Support Not Punishment

SupportNotPunishment

There has been a stag­ger­ing increase in the num­bers of women in prison in the last few decades, large­ly due to the “War on Drugs”  Many of these women began their jour­ney as bat­tered women seek­ing solace in an envi­ron­ment devoid of sup­port ser­vices. They turned to drugs or alco­hol to numb pain and then to pet­ty crimes to pay for the numb­ing. Do they real­ly need prison? Or do we need stronger economies, com­mu­ni­ties and sup­port­ive social insti­tu­tions?

Share Seeds

ShareSeeds

For thou­sands of years farmers/peasants have worked the soil with nature’s gift. Seeds. Every har­vest peo­ple of the land gath­ered the seed of pre­vi­ous crops to con­tin­ue this vital cycle. Now, cor­po­ra­tions, with a mind-bog­gling bun­dle of tricks, claim to hold a more fun­da­men­tal right —the patent! This  forces strug­gling farmers/peasants to buy expen­sive and trou­ble­some ter­mi­na­tor seeds — seeds which can­not bring on the next gen­er­a­tion of crop. Mas­sive farmer sui­cides around the world attest to the dam­age done by this pri­vate, self­ish own­er­ship of seed. To see work aim­ing to put seeds back into people’s hands, check out  NAVDANYA, a project of Van­dana Shi­va and oth­ers in India.

Sisterhood is Refusing

sisterhood, feminism, anti-war, peace

A few decades ago, one of my favorite posters was “Sis­ter­hood is Bloom­ing Spring­time Will Nev­er Be The Same” by the Chica­go Women’s Lib­er­a­tion Union. It cap­tured the excite­ment and opti­mism of the women’s move­ment at that time. I still smile when I think of it. Yet, I am dis­tressed to see so many women who call them­selves fem­i­nist ignore, sup­port — and in cas­es of women in pow­er, wage — war against oth­er women all over the world. So I decid­ed to bor­row from this ear­li­er poster to make a new state­ment on sis­ter­hood.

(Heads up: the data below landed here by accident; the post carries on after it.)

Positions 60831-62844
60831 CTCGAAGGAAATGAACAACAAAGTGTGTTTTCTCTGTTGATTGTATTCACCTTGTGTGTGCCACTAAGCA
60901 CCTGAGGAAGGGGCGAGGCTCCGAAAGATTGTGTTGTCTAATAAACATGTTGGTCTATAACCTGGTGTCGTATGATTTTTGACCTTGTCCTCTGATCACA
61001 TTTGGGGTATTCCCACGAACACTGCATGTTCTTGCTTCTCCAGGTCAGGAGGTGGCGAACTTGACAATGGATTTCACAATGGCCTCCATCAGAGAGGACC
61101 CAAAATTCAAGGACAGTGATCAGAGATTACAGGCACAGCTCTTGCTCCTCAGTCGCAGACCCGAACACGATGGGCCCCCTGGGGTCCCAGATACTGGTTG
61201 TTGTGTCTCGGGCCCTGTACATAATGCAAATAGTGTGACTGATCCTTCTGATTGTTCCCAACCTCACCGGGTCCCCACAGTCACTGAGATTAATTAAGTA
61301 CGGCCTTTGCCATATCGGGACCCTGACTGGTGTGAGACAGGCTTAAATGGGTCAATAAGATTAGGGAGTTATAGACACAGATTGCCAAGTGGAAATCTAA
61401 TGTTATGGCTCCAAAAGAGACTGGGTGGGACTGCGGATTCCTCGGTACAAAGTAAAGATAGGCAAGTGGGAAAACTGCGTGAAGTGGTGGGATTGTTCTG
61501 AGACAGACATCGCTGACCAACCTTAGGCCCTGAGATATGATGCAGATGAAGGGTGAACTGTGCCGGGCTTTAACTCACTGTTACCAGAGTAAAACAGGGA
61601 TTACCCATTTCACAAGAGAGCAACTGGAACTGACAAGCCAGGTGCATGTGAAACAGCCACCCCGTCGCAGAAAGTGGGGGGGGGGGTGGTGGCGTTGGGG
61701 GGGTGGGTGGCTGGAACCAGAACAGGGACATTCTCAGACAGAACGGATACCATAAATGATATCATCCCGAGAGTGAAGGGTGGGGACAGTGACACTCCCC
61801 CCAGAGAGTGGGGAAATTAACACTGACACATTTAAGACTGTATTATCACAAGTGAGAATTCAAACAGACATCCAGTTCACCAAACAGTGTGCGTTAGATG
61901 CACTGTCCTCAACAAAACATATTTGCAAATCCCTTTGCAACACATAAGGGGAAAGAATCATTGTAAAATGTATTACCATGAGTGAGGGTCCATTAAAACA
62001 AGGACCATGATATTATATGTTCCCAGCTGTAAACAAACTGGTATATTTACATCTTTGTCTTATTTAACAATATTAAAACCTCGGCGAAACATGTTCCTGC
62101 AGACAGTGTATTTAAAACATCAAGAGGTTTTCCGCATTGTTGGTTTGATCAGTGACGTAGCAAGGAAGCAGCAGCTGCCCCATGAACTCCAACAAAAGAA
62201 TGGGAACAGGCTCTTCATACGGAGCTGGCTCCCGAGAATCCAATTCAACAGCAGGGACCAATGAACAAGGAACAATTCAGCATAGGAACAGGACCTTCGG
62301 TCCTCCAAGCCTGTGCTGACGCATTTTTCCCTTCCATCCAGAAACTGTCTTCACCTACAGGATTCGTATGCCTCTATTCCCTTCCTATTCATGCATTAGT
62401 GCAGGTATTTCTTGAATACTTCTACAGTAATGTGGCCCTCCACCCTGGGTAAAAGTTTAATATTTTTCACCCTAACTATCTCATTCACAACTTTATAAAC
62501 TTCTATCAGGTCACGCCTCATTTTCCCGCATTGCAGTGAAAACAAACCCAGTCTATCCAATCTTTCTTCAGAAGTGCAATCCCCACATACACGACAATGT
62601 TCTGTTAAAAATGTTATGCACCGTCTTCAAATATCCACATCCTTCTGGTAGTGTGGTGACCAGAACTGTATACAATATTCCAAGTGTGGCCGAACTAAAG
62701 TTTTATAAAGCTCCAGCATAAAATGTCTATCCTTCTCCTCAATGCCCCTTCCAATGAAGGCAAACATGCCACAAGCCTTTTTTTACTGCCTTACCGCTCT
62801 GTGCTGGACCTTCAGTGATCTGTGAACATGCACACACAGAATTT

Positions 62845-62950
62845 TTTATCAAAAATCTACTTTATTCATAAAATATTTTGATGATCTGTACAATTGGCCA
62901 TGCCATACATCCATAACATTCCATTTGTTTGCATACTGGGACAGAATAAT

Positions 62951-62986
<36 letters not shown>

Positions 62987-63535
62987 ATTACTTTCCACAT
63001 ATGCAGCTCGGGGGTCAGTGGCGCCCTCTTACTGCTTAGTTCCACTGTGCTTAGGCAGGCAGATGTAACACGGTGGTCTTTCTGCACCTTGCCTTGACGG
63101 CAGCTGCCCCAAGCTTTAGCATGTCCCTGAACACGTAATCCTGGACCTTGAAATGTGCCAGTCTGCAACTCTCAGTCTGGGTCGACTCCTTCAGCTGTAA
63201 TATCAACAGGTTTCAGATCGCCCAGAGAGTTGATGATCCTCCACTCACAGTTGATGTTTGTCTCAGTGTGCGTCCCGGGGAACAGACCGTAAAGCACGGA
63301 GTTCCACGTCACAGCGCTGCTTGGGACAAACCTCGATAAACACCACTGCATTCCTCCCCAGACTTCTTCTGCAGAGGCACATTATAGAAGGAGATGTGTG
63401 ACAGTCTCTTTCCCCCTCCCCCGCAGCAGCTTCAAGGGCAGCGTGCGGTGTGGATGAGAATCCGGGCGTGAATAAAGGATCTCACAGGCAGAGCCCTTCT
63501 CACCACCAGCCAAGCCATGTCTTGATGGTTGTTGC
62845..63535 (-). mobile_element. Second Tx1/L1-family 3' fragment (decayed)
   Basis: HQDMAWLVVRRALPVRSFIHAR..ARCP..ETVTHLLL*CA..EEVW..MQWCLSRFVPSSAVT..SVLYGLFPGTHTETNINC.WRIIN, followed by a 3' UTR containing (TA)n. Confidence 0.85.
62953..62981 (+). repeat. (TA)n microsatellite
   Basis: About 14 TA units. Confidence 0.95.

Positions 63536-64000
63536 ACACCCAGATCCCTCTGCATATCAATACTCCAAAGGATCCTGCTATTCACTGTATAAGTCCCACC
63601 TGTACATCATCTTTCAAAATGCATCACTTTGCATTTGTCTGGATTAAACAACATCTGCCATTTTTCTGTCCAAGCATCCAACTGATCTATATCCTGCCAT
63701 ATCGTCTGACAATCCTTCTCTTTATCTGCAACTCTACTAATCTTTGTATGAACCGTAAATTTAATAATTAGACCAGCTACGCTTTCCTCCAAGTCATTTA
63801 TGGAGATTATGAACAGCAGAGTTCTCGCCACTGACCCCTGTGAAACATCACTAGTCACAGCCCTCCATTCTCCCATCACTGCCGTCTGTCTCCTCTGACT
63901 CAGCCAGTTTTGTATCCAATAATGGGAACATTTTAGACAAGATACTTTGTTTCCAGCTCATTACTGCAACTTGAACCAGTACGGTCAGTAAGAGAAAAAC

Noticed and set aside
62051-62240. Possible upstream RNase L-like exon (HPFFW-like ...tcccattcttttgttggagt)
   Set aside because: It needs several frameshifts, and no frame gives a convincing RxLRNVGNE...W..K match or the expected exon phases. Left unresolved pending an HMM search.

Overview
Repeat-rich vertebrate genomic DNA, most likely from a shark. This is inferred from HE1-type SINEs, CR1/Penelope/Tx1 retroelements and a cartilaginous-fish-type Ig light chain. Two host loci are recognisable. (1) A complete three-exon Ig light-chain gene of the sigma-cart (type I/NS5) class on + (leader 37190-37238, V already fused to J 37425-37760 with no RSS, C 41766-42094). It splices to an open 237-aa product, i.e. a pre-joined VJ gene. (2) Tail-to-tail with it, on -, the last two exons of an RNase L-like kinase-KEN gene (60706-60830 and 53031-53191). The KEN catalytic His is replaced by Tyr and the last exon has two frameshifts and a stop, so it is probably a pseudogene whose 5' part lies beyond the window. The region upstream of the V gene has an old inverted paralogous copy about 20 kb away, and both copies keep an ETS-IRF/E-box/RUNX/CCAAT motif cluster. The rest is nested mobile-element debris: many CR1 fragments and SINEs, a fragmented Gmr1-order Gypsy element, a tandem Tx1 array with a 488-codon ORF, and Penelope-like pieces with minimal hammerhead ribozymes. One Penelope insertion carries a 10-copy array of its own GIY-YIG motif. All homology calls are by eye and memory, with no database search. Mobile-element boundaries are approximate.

Agribusiness Kills Farmers

 

AgribusinessKillsFarmers

Every 30 min­utes a farmer in India com­mits sui­cide. That means in the 2 decades since large seed cor­po­ra­tions have plant­ed them­selves in India, almost a quar­ter mil­lion farm­ers have killed them­selves, leav­ing behind fam­i­lies in impos­si­ble debt, loss and despair. Export focused, non-food mono-cul­tur­al crops, forced use of ter­mi­na­tor seeds, pes­ti­cides and fer­til­iz­ers requir­ing recur­ring loans cre­ate stag­ger­ing finan­cial bur­dens, rob peo­ple of their capac­i­ty to pro­vide for their fam­i­lies. But don’t think this is India’s prob­lem alone. The rate of farmer sui­cide in the U.S. is more than dou­ble that of any oth­er occu­pa­tion.

Women Are Not Targets

WomenNotTargets

Here’s anoth­er image I bor­rowed from the Chica­go Women’s Lib­er­a­tion Union’s great poster “Women Are Not Chicks.” Their orig­i­nal mes­sage still needs shout­ing out as the objec­ti­fi­ca­tion of women is still around (although “babe” is the more con­tem­po­rary word). Again, though, I am bring­ing up the anti-war mes­sage. The mas­sacre of women and girls by our weapon­ry has got to be opposed. I real­ly believe that a “fem­i­nist” agen­da that is not anti-war is not tru­ly a fem­i­nist agen­da at all.